I had read the first book that started it all, Chicken Soup for the Soul, many years back. The book was an inspiring and entertaining collection of small stories, memoirs, poems and extracts from books. After that came a deluge of Chicken Soup titles that catered to any particular section of readers, like men, women, expecting moms, teens, Indians… When Blogadda suggested this book, Chicken Soup for the Indian Soul: Teens Talk Growing Up for review, I was more interested to find out how the format has evolved through years.
Authored by Jack Canfield, Mark Victor and Aarti Katoch Pathak, this book as the name suggests, caters to Indian Teens. Teen age is an intermediate period. Teen agers are part child, part adult. They do not have the emotional maturity of adults, nor are their mind free of worry like kids. They start feeling the burden of responsibilities, they does not want parental discipline, they are anxious of getting judged by friends on beauty, brains and riches. And they are always with a point to prove to the world, their peers, teachers and parents which makes at least some them termed rebellious. There is a story in the book were the metamorphosis of an ugly caterpillar to a beautiful butterfly is compared to the blooming of adolescence to youth through teens. I think that metaphor sums it up aptly.
This book is a collection of 101 stories, each about the experiences of teen life, about the angst and troubles faced while growing up, penned by people from all the walks of life. Among the contributors there are movie actors (Sushmita Sen, Amrita Rao), sport stars (Geet Sethi, Sushil Kumar), Fashion designers (Neeta Lulla), movie directors (Tarun Mansukhani), writers (Harsh Snehanshu), Army men, home makers and many teen agers themselves writing about their bitter-sweet experiences of teen age. All the stories are exceptionally well written in a language easily appealing to youngsters, even to preteens who want to have a preview of what lays ahead.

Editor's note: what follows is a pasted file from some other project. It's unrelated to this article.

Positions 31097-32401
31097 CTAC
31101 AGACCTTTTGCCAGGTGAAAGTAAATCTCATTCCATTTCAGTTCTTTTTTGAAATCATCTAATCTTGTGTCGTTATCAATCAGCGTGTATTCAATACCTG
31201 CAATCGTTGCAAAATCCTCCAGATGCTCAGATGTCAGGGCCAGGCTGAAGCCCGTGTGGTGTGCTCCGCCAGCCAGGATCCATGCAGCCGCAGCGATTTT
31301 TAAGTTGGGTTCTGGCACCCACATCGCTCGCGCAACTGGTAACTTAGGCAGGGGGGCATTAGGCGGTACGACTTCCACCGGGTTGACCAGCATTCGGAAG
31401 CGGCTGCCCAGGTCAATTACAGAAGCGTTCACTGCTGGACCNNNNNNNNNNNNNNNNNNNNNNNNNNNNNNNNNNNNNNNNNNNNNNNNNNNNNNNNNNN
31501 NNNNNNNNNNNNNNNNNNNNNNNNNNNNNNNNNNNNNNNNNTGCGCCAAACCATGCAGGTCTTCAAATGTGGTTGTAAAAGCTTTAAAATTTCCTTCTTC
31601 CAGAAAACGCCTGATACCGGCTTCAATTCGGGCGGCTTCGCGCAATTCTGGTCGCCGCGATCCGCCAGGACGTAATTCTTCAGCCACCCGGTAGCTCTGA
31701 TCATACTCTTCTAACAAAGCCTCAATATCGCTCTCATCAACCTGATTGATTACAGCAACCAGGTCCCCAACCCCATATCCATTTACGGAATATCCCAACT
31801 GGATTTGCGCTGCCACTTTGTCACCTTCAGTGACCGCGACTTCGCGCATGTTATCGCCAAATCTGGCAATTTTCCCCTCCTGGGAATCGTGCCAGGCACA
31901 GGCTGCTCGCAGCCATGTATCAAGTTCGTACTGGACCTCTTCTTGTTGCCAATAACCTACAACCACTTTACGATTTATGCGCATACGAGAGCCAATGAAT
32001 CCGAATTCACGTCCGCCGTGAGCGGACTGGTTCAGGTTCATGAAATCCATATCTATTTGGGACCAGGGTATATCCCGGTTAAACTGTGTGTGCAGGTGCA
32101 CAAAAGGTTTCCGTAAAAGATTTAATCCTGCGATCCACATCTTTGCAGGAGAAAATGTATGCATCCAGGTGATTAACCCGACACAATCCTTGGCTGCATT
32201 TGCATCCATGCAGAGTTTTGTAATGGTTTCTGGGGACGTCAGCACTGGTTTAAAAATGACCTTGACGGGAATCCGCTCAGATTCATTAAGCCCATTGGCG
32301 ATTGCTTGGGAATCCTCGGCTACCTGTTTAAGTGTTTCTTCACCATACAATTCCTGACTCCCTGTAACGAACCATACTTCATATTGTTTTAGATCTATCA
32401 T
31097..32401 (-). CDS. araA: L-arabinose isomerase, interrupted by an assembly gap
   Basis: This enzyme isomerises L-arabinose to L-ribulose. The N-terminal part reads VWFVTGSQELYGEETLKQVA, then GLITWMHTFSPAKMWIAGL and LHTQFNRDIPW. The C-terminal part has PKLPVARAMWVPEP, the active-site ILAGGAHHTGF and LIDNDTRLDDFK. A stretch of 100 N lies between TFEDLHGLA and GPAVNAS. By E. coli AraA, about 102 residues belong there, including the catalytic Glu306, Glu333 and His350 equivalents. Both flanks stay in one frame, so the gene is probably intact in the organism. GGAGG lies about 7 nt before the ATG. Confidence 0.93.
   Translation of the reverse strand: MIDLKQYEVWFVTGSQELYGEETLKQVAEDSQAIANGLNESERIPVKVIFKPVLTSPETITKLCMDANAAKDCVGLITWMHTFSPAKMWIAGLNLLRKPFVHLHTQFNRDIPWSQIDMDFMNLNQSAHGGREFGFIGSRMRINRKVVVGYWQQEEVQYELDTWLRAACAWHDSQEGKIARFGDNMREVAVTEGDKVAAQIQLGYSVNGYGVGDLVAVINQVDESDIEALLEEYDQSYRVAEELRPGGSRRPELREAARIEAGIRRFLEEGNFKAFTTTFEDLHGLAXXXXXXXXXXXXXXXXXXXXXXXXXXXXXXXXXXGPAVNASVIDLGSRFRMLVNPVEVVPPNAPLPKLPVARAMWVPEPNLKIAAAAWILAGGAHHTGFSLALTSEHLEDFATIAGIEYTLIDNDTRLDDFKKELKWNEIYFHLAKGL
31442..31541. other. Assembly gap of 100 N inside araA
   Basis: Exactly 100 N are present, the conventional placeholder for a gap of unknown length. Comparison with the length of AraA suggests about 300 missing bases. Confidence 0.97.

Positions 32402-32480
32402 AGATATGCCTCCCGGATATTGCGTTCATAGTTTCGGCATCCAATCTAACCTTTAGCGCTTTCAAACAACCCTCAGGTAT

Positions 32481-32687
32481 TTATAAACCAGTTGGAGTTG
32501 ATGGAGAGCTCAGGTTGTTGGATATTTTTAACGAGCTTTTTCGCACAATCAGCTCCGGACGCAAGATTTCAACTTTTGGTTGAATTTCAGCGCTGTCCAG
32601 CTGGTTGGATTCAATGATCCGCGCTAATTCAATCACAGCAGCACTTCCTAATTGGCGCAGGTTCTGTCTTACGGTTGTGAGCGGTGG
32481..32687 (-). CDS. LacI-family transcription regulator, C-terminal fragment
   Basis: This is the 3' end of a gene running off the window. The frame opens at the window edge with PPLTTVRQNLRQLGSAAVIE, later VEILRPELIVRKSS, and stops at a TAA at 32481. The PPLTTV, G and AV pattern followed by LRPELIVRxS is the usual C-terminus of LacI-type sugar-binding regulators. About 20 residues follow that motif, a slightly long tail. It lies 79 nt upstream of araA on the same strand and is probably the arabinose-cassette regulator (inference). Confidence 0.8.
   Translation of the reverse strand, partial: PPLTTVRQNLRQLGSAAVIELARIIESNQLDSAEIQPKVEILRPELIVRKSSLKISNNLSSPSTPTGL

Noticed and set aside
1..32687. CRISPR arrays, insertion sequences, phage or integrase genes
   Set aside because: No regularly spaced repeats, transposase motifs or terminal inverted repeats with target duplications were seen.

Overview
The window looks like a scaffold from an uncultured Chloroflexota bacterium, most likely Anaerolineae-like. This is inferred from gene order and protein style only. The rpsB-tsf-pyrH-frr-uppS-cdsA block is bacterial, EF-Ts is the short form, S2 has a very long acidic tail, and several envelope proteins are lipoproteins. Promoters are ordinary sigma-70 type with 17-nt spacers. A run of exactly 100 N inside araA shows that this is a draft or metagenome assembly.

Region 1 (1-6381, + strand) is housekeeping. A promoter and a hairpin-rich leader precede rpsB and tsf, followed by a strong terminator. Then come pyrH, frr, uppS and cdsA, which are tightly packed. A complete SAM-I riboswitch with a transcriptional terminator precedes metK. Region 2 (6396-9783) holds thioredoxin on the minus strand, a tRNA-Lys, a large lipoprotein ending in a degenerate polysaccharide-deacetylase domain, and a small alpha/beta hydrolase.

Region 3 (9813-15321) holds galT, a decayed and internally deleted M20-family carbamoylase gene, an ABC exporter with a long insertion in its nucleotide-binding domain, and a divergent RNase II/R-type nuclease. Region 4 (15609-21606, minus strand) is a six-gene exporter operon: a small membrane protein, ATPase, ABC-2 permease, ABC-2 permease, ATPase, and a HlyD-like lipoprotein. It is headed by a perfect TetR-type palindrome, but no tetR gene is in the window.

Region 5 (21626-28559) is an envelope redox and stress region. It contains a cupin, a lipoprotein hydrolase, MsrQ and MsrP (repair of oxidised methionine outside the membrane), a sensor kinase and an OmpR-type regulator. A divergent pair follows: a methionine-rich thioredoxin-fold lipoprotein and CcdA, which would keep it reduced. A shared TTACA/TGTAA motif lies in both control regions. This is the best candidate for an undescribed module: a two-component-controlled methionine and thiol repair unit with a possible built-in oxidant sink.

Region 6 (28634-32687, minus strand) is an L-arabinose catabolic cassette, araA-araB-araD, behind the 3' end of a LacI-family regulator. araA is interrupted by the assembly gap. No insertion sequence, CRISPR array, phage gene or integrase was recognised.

The book is divided into 7 parts. The first part, Facing the Challenges, deals with the many challenges thrown at the teens by the world. Success in exams and sports and challenges in choosing a suitable career path is highlighted in these stories. Second segment Family Ties is about the value of the support system provided by parents and relatives while tackling the teen life. Many lives are turned for better when a father or mother or both stood for what is right for their kids and saw that they achieved it. In the third segment named Going Beyond Prejudice, the stories deal with several prejudices teenagers faces from their peers and even teachers, like that of color, race and economic situation. The fourth segment, In a Lighter Vein has stories that are humorous in content.
Life is a Teacher is the segment that deals with the bitter lessons that life teaches in the cross roads of life and how it can be turned to the advantage. The penultimate segment called On Dreams and Passions, points out the value of having dreams, making these dreams our goals and achieving them by working towards it. The final segment called Teens today has stories that come straight from the hearts of teenagers.
All 101 stories, as I had told before, are motivating reads. But on the flip side, one thing that this book lacks is variety. Most of the stories targets on effective usage of teen age to build a good career, academic or in sports. Topping the chart and winning the competition is seen as the most important goal in teen age. But I feel that though it is important to be topper, equal emphasis should be made in other areas of life. For example, it is in teenage that may important developments of sexual changes in body and mind happens, which does not find much scope in this book. Another point is that almost all the stories belong to upper middle class kids residing in urban areas. What about lower middle class and poor ones, and those living in villages? No attempt is made to represent them here. Even with these shortcomings, I feel this serving of Chicken Soup is quite good for consumption.This review is a part of the Book Reviews Program at BlogAdda.com. Participate now to get free books!